Lighthouses[edit]

Reed Lighthouse is located on West Shore Road next to the Ledges. It was built in 1932.

Newfound Lighthouse is located at the Paradise Point Lodge on Route 3A in Bridgewater.[16]

Lake conservation[edit]

In 1971, the Newfound Lake Region Association (NLRA) registered with the New Hampshire Secretary of State which created a group whose purpose was to protect the waters of Newfound Lake and the surrounding land. There are currently 6,653 acres (2,692 ha) of land in conservation.[17]

Major events[edit]

Newfound Lake is sometimes called "New Hampshire's best kept secret".[18] The lake is the site of several major events each year, including the New Hampshire Marathon, Granite Ledges Triathlon, Hebron Fair, Mooseman Triathlon, and Auto Racing on the Ice.[19]

References[edit]

  1. ^ "Newfound Lake". New Hampshire Lakes Region Tourism Association. Retrieved 6 December 2012. 
  2. ^ "Statistics-Education-Conservation-Stewardship". Newfound Lake Region Association. Retrieved 6 December 2012. 
  3. ^ "Wellington State Park". New Hampshire Division of Parks and Recreation. Retrieved August 22, 2013. 
  4. ^ Musgrove, Richard (1904). History of the town of Bristol, Grafton County, New Hampshire. p. 358. 
  5. ^ Musgrove, Richard (1904). History of the town of Bristol, Grafton County, New Hampshire. pp. 358–359.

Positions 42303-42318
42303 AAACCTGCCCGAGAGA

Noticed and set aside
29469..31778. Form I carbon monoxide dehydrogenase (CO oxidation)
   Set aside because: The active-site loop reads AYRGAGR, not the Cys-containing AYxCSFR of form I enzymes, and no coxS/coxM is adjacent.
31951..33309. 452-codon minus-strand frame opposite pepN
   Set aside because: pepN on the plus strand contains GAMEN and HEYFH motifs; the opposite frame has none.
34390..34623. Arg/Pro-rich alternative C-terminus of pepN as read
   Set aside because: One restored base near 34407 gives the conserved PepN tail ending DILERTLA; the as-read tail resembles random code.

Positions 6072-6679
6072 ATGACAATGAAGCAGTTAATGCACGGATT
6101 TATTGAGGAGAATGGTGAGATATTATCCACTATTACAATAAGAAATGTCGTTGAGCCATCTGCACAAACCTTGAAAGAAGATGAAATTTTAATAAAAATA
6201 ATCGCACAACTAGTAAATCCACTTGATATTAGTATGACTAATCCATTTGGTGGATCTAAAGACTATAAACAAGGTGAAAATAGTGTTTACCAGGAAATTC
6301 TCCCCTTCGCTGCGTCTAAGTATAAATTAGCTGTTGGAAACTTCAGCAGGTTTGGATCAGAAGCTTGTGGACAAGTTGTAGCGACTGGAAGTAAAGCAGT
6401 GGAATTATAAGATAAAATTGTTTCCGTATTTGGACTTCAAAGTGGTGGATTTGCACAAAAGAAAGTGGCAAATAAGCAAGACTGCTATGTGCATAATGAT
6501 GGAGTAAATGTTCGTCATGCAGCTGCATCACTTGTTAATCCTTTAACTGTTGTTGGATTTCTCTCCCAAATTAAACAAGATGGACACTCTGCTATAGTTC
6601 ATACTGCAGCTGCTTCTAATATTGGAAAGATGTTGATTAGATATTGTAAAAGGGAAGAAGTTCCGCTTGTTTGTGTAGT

6. ^ Musgrove, Richard (1904). History of the town of Bristol, Grafton County, New Hampshire. p. 358. 
  7. ^ Musgrove, Richard (1921). A guide to Pasquaney Lake, or Newfound Lake, and the towns upon its borders. Musgrove Printing House. p. 14. 
  8. ^ Musgrove, Richard (1910). A guide to Pasquaney Lake (or Newfound Lake) and towns upon its borders. Bristol, N.H., Musgrove printing house. 
  9. ^ Musgrove, Richard (1910). A guide to Pasquaney Lake (or Newfound Lake) and towns upon its borders. Bristol, N.H., Musgrove printing house. 
  10. ^ "Fish Species within the Newfound Watershed". Retrieved 6 December 2012. 
  11. ^ "New Hampshire Fish Stocking Report for 2011". New Hampshire Fish and Game. Retrieved 6 December 2012. 
  12. ^ Musgrove, Richard (1904). History of the town of Bristol, Grafton County, New Hampshire. p. 360. 
  13. ^ Musgrove, Richard (1904). History of the town of Bristol, Grafton County, New Hampshire. p. 360. 
  14. ^ Musgrove, Richard (1904). History of the town of Bristol, Grafton County, New Hampshire. pp. 360–361. 
  15. ^ Collins, Ron. "The Story of the Steam Launch "Stella-Marion"". Retrieved 6 December 2012. 
  16. ^ "Newfound Lake". New Hampshire Lakes Region Tourism Association. Retrieved 6 December 2012. 
  17. ^ "History-Education-Conservation-Stewardship". Newfound Lake Region Association. Retrieved 6 December 2012. 
  18. ^ "Newfound Lake". NH Tour Guide. Retrieved 6 December 2012. 
  19. ^ "Newfound Lake". New Hampshire Lakes Region Tourism Association. Retrieved 6 December 2012.